I agree with @Kevin White 's implication that the ESD structures in the SRAM are helping you create an impromptu boost converter. I note that there's some decent ringing on the /WE and /OE traces, and if it's real (and not measurement noise as has been mentioned) then that could be where the excess voltage on the Vcc node is coming from.

internal ESD protection pic for reference: ESD diodes inside and outside the chip


To mitigate that ringing would be an adventure, perhaps PCB layout to minimise inductance, or series resistors to dampen the oscillation, or if you're driving this with some configurable GPIO maybe you can set a register to reduce the drive strength.

As a solution I like your /RESET bleed resistor, and humbly also present my own: use a P channel FET to directly attach the Vcc node to the Vdd node during runtime : Sad digikey scheme-it drawing

(The gate of Q1 can be attached to Vdd or /RESET as is required) Excess energy at the Vcc node will flow back into the Vdd node so there should be little difference between the two. One thing I don't like about this design is the pull up resistor R1, which will tie battery voltage to the gate of Q2 and drain of Q1 while on standby - those transistors will have to be selected first and foremost for gate and drain-source leakage. I am also concerned about the transition from run to standby, there could be a flow of energy from the battery to Vdd before Q2 shuts off properly.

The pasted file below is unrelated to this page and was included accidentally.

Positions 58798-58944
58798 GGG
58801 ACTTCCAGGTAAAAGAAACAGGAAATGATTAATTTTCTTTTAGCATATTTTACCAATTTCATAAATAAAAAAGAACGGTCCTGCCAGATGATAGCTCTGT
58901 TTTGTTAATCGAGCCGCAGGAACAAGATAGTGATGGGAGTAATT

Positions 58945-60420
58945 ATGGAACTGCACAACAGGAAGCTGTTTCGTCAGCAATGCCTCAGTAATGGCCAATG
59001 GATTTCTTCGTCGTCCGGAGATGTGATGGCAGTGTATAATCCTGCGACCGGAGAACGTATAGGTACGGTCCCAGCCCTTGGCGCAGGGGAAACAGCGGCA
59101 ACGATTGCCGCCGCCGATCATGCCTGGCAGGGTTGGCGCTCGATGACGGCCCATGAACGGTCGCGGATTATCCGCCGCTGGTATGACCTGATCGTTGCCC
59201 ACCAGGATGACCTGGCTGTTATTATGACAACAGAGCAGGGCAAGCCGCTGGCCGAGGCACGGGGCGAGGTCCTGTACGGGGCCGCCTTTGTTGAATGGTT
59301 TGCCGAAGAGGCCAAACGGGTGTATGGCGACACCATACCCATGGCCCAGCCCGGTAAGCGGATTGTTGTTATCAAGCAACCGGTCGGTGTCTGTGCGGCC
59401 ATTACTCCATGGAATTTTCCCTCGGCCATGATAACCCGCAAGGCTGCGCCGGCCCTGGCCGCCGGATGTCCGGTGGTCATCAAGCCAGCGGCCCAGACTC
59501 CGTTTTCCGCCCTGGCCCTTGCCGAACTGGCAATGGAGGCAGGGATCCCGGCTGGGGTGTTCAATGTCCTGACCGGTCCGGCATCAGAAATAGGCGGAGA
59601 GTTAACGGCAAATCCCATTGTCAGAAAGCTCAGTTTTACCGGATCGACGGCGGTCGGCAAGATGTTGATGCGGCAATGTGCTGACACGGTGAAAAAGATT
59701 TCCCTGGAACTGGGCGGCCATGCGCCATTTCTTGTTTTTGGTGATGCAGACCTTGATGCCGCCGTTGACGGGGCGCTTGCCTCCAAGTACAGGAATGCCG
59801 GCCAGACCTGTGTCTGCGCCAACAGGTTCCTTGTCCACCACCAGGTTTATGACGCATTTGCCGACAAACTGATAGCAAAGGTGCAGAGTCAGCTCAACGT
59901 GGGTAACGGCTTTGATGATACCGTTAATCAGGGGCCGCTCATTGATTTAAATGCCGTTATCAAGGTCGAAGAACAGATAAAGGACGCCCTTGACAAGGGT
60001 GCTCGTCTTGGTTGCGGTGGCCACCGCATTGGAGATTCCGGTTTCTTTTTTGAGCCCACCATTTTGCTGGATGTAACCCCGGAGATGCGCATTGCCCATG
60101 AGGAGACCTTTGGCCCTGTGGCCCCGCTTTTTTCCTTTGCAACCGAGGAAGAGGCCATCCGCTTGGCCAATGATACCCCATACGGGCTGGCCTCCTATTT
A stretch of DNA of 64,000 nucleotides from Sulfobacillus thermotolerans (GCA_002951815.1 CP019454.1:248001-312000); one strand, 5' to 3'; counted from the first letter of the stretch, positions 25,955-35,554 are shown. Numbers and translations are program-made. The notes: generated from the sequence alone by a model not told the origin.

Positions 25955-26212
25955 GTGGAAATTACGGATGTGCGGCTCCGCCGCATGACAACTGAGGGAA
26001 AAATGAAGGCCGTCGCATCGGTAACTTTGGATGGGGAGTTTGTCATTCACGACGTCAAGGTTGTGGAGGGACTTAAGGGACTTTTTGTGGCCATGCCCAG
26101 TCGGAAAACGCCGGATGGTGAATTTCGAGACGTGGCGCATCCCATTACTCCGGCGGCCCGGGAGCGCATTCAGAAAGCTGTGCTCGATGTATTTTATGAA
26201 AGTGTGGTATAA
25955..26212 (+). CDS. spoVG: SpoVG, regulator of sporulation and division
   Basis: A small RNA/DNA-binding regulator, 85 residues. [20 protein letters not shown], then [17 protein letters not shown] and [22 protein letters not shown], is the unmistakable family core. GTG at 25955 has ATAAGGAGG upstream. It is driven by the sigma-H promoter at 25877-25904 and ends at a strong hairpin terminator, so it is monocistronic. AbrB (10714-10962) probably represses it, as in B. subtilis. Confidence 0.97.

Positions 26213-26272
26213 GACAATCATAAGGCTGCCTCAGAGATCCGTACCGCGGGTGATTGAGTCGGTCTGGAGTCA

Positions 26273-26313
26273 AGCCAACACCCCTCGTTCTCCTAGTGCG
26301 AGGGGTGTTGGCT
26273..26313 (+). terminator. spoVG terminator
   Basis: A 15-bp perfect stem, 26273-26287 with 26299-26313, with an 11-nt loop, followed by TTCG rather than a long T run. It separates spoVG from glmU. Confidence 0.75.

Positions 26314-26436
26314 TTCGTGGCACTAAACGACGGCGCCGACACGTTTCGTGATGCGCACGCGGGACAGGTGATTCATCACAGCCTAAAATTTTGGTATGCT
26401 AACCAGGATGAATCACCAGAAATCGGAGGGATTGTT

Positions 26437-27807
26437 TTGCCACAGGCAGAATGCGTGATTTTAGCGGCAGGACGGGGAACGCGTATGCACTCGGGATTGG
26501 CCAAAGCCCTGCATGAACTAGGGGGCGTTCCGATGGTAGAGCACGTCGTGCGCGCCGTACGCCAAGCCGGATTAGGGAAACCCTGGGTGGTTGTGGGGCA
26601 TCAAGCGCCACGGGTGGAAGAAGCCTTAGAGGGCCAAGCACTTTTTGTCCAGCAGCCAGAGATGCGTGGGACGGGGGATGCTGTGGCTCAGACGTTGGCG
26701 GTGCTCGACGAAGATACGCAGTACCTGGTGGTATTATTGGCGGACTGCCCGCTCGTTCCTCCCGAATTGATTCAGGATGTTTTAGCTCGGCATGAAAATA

• \$\begingroup\$ Oh that's a neat idea! Thanks for your insight. I think I'm convinced it's those protection diodes. I'm trying to keep the number of unique parts as low as possible, and keep the cost as low as possible, which is why I went with this 2N3904-based solution because I already use those parts elsewhere. So far it seems to be working well - no impact to performance, and the battery drainage is only 2.5uA total. Alliance has also contacted me again, said they are looking into it. \$\endgroup\$
    – Nick U.
    Apr 24, 2022 at 0:11
  • \$\begingroup\$ I can understand that. Originally I wanted to suggest this as a comment but my rep is too low, so I went through the effort of making it an answer. One other thing occurs to me: if the ringing is real you may have issues getting this past RF compliance testing - if that's in the future for this build. \$\endgroup\$
    – Bryan
    Apr 24, 2022 at 20:08
  • \$\begingroup\$ Nope, just a hobby project :) Glad I don't have to worry about any kind of FCC requirements. I'd probably give up if that were the case haha \$\endgroup\$
    – Nick U.
    Apr 25, 2022 at 0:14